Nine of Diamonds

I have a personal affection for cards. Not only for the games that can be played with a deck (though I do enjoy my occasional trip to the $3/6 limit hold’em table), but because they make excellent bookmarks. They fit in every size of book, hardcover and paperback, they can poke out a little to gauge how far you’ve read through or hide and still find your spot easily. They’re wonderful.


I have this habit of trying to not only pick the right book to read – even if I’ve read it before, in some cases – but in picking the right bookmark. If I’m drawing from a 52-card collection (54 if you count the jokers, which you should never, ever do), that means I’ll take time looking over the front cover, reading the back cover’s story basics, I may even look up reviews on what I’m about to read to figure out how likely it is that I’m going to like it. And from that collection of factors, I select the appropriate card for that book. Is that weird?

Thanks to my years of working in a book reseller mailroom, complete with “bonus” stuff given by the retailers I used to accept packages from, this means I have a few loose decks of cheap cards that can be stuck into my books to mark progress.

My distraction from my current book is why I’m writing this now, Will Grayson Will Grayson. I’ve about 30 pages left to go, which will be done in a few minutes, but before I got started, I selected the nine of diamonds. If you know the structure of a classic deck of cards you might realize that such a card isn’t necessarily powerful; it’s not a face card, it’s certainly not an ace. But I have a love for this card… one of my favorite hands to play in limit hold’em is a 10-9 of diamonds for the straight and flush possibilities, and it’s a harder hand to get a grasp on when playing against it. It might end up the bottom of a straight, but that straight isn’t usually beaten. It’s a decent flush when it hits, often enough the winner against another random flush.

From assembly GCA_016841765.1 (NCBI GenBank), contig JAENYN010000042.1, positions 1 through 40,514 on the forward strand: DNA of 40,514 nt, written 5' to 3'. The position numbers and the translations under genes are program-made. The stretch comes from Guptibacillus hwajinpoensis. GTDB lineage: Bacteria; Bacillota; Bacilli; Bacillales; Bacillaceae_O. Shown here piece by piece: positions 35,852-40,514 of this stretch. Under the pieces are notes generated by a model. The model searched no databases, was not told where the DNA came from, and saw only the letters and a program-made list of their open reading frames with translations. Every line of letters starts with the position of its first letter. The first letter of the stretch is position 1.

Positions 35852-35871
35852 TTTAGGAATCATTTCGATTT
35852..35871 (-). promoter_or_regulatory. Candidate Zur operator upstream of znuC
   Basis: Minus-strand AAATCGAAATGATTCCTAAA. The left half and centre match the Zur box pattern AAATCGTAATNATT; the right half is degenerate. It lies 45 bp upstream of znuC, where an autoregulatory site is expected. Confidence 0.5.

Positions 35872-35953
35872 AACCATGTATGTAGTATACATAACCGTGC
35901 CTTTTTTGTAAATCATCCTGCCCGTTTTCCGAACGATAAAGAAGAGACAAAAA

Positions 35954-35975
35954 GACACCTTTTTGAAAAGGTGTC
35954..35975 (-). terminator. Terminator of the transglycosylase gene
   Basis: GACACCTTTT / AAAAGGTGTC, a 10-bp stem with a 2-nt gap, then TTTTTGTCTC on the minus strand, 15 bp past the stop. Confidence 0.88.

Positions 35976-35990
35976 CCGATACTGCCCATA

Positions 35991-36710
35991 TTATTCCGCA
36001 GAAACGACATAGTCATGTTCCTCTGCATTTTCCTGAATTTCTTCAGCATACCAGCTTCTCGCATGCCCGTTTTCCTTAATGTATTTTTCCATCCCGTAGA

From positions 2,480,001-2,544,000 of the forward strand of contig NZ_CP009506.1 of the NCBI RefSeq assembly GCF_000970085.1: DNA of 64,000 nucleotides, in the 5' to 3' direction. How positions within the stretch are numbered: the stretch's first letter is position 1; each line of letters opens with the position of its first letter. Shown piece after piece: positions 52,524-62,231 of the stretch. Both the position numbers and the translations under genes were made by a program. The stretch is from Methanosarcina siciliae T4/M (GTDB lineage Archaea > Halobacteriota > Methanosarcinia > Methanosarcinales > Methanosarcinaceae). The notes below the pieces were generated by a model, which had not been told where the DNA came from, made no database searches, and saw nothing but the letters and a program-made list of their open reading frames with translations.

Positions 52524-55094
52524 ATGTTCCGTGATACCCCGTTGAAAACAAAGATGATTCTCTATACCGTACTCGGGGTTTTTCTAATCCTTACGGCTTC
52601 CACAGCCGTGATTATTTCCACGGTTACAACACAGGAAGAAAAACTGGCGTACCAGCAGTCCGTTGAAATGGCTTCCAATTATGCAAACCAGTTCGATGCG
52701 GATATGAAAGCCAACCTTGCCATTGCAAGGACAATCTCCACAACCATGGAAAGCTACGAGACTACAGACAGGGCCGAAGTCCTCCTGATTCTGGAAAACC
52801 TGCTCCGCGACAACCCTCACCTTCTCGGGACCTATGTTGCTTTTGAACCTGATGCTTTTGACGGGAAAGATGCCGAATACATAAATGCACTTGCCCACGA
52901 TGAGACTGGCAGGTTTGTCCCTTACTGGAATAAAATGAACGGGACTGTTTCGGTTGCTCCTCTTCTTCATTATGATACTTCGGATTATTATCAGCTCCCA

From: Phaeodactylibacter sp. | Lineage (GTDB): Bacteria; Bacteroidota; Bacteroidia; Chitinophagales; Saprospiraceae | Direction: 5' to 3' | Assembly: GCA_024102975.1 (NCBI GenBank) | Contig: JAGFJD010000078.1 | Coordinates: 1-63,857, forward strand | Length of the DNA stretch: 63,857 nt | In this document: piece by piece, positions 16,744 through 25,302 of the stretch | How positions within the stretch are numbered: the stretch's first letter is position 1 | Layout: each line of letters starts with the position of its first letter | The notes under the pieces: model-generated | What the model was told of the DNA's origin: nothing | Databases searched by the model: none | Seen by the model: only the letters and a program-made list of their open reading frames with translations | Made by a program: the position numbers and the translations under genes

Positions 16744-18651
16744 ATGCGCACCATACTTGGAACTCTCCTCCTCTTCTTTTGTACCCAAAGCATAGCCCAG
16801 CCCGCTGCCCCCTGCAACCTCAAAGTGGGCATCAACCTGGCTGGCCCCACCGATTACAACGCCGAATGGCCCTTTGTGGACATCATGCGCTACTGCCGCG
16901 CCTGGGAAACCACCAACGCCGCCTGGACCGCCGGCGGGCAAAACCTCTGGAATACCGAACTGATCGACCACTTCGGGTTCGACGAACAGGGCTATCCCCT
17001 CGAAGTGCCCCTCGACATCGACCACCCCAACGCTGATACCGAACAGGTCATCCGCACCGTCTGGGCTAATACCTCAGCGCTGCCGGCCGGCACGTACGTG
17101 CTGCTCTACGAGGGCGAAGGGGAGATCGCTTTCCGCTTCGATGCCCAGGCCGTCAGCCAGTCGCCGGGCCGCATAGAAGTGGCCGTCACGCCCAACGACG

Might sound unusual to consider all of this before picking a bookmark, but I love my stories to the extent that I take some time to factor my own stories into the mix of new characters, new scenarios, new settings. Even if taken at face value, the nine of diamonds is a decent card – above more than half the others in value, placed third in the value of suits (only above clubs) but that strikes me as “underdog” status, and it’s a loopy number which can indicate a twisty, complicated path from beginning to the end of the pen stroke in writing it.

So many cards, so little time for reading their books.

Hell, maybe I take this too seriously. Maybe it’s unnecessary, that the only necessary part of experiencing a book is to actually read the damn thing, and to hell with the quality of a bookmark or the thought that goes into it. Maybe I’m just silly thinking that it has any relevance in my experience. But for my paperback and hardcovers – even after writing my previous post about how much better digital books are – selecting the right bookmark is a gauge of how much I expect to appreciate a text, and I’m honestly surprised when I find out I’m either right or the book is better. Or, annoyed when the book is worse, and I put the book down in disgust (I’m lookin’ at you, Armada. I might not even FINISH you).

Do you think about anything like this when picking a bookmark, or do you just grab a scrap of paper and do the job? Or do you do something else?

Stand tall, and may your bookmarks do their jobs well!